Adams Chittenden Glassblower

Employee Ownership Through the Lens of Two Glass Manufacturers

Dec. 28, 2021
A large manufacturer of optical components and a small scientific glass company take different paths to the same conclusion: handing the reins to their employees over time.

After three decades in business, New York-based Optimax become the leading precision optics manufacturer in the country, growing an average of 20% year over year, generating $50 million in revenue and including NASA among its top clients. Optimax consistently ranked among the best employers in the Rochester, New York, metro area and proudly employed more than 400 people.

Optimax CEO Rick Plympton and President Mike Mandina sought to guarantee the company’s financial stability and growth while still preserving its employee-focused legacy. They began succession planning with the strong belief that they did not want to sell Optimax to a multinational firm that might take local jobs overseas. 

At the same time, across the country in Berkeley, Calif., Tom Adams and George Chittenden were having a similar conversation about a very different manufacturing company. In their case, Adams & Chittenden Scientific Glass had fewer than a dozen employees and filled a very custom niche in the scientific glass-blowing industry.

Having founded one of the only companies in the world that manufactured such specialized laboratory glassware, Adams and Chittenden thought it was highly unlikely that another company would buy them outright. Yet the pair desired a definitive plan for their retirement. 

Both of these manufacturers came to the same conclusion: a transition to employee ownership, or “EO.”

Controlling the Pace of Retirement  

The pressures of the COVID-19 pandemic have only complicated the retirement calculation for business owners. While manufacturers’ experiences have varied widely during the pandemic, many are experiencing the headaches of unfilled positions, material cost fluctuations and a mangled supply chain.  

One benefit of a transition to employee ownership in this climate is that business owners control the pace and can continue to work in the business as long as they like. In both cases, the founders of Adams & Chittenden and Optimax chose to remain in their businesses and gradually transition to retirement.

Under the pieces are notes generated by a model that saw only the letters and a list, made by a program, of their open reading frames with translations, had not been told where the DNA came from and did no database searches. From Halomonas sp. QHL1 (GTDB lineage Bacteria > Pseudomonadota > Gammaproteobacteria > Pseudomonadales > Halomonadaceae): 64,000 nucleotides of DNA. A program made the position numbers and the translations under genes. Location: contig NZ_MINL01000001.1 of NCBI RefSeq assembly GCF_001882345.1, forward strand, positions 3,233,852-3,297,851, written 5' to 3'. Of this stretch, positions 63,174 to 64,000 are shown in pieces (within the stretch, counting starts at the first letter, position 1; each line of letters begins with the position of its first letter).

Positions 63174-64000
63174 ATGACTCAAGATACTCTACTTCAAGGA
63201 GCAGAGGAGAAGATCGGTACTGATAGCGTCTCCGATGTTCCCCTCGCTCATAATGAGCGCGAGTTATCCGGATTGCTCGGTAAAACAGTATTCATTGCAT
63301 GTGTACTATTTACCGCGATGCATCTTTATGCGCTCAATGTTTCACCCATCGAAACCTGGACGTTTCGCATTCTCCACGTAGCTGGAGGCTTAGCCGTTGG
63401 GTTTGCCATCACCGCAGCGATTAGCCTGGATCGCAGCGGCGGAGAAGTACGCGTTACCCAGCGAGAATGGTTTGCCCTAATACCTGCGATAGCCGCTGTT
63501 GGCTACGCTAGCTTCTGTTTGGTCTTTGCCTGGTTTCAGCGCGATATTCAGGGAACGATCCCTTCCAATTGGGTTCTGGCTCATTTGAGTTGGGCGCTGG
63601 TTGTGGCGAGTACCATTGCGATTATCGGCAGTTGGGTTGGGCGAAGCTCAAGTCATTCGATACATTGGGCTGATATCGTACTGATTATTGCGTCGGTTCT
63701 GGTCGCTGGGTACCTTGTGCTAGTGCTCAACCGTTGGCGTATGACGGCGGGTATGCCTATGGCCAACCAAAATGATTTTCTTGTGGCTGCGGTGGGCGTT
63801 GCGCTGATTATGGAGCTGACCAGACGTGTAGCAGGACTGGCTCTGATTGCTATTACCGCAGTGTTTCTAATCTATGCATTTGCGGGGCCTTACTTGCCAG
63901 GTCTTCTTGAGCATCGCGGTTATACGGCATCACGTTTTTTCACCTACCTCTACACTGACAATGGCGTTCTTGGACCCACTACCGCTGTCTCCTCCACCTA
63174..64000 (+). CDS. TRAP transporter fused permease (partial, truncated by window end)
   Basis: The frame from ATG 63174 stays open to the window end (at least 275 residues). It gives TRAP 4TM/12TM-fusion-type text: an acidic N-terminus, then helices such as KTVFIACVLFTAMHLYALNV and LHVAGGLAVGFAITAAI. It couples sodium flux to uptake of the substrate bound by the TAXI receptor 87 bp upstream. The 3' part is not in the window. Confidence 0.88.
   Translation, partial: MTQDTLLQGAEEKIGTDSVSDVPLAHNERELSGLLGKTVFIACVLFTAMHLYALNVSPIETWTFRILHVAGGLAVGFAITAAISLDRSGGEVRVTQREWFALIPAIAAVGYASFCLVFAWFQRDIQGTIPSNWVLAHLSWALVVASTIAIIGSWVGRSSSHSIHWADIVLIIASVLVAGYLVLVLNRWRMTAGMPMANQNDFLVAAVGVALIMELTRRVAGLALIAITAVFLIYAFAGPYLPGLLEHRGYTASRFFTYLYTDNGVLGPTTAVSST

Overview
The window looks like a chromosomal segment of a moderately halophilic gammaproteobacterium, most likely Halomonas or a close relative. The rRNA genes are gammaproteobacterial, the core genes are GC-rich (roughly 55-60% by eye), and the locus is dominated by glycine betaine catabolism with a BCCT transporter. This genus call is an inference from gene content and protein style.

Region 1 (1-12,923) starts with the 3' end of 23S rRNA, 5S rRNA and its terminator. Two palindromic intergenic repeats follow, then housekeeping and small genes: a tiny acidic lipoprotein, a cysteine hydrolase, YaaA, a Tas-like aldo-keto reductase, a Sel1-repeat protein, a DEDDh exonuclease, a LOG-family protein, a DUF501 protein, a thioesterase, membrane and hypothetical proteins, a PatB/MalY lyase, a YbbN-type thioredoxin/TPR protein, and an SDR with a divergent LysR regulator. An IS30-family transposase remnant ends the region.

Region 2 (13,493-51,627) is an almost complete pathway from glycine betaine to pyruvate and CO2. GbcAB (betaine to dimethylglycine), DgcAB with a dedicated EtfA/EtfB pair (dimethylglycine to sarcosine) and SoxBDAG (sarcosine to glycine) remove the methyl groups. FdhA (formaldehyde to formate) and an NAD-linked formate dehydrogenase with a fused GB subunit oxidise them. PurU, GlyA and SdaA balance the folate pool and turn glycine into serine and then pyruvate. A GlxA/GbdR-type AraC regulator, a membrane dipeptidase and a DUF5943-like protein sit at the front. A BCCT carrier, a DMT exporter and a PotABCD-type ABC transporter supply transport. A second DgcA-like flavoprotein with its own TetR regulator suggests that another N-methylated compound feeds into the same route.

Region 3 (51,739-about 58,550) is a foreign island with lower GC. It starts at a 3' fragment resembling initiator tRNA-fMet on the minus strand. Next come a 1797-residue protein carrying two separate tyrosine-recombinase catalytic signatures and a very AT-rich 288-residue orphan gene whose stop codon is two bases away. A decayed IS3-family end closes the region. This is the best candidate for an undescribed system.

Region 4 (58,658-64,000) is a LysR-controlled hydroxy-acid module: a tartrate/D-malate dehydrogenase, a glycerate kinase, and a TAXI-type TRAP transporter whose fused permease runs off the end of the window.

Over the course of 19 months, Adams & Chittenden transitioned to an employee-ownership. The company had the support of Project Equity, a national nonprofit that helped them line up financing, and the city of Berkeley, where the business is located.

In the two years since transitioning to employee ownership, Chittenden and Adams have stepped back from management of day-to-day operations. Two employee-owners have taken on additional responsibilities, one as administrative lead and the other as shop manager. Adams supports the company with financials part time, and Chittenden focuses his time on what he enjoys most: blowing glass and training the next generation of glass blowers.

Optimax officially transitioned to employee ownership 2020, about five years after Plympton and Mandina first began researching succession planning—so they had plenty of time to plan thoughtfully for the transition. Optimax’s approximately 400 employees benefit today from the company being employee-owned.

Finding the Right EO Model

EO can be a powerful tool to unlock countless opportunities for business owners to sustain their companies, empower their workers and strengthen their communities.  EO Equals, a new resource launched for business owners this fall, shows how EO can help increase profits, generate capital for growth, motivate employees and secure owner retirement. Business owners can take an assessment quiz, download a free EO workbook and get connected to one of several nonprofit organizations that can help them find the EO model that would work best for their company:

Employee Stock Ownership Plans (ESOPs), qualified retirement plans that are used to transfer all or part of the company’s shares to a trust, administered on behalf of the employees

Worker-owned cooperatives, traditional management structures with employees holding some board seats and sharing profits based on hours worked

Employee Ownership Trusts (EOTs), a blending of the trust structure with some of the democratic qualities of the worker-owned cooperatives.

The Benefits of EOs

Financial well-being: Owners secure a fair sale price that can support their retirement, or whatever next steps they may have. Transitioning to a broad base of employees can also bring significant tax advantages to the owner, the business and the employees.

Good jobs: Employee-ownership transitions take care of the people who have worked hard to help build the business.

Protected legacy: A strong mission guides many businesses. Whether it is a passion for a niche product or a triple bottom line, who better to carry it on than the people who helped realize the mission?

Positive community impact: Local businesses play a critical role in their communities. Employee ownership keeps them anchored. In addition, it expands the opportunity for people to become business owners and helps employees build equity and further invest in their communities.

Recruiting and retention are the most pressing issues for manufacturers right now. According to the Bureau of Labor Statistics, manufacturing companies had 870,000 open positions in August, nearly double that of a year earlier. Transitioning to employee ownership can engender employee loyalty, preserve good jobs and rebuild local economies. This helps businesses—and communities—thrive for generations to come.

Alison Lingane is co-founder of Project Equity, a San Francisco Bay Area-based nonprofit that raises awareness about employee ownership and provides hands-on consulting to transitioning owners. Project Equity is a founding partner of EO Equals.

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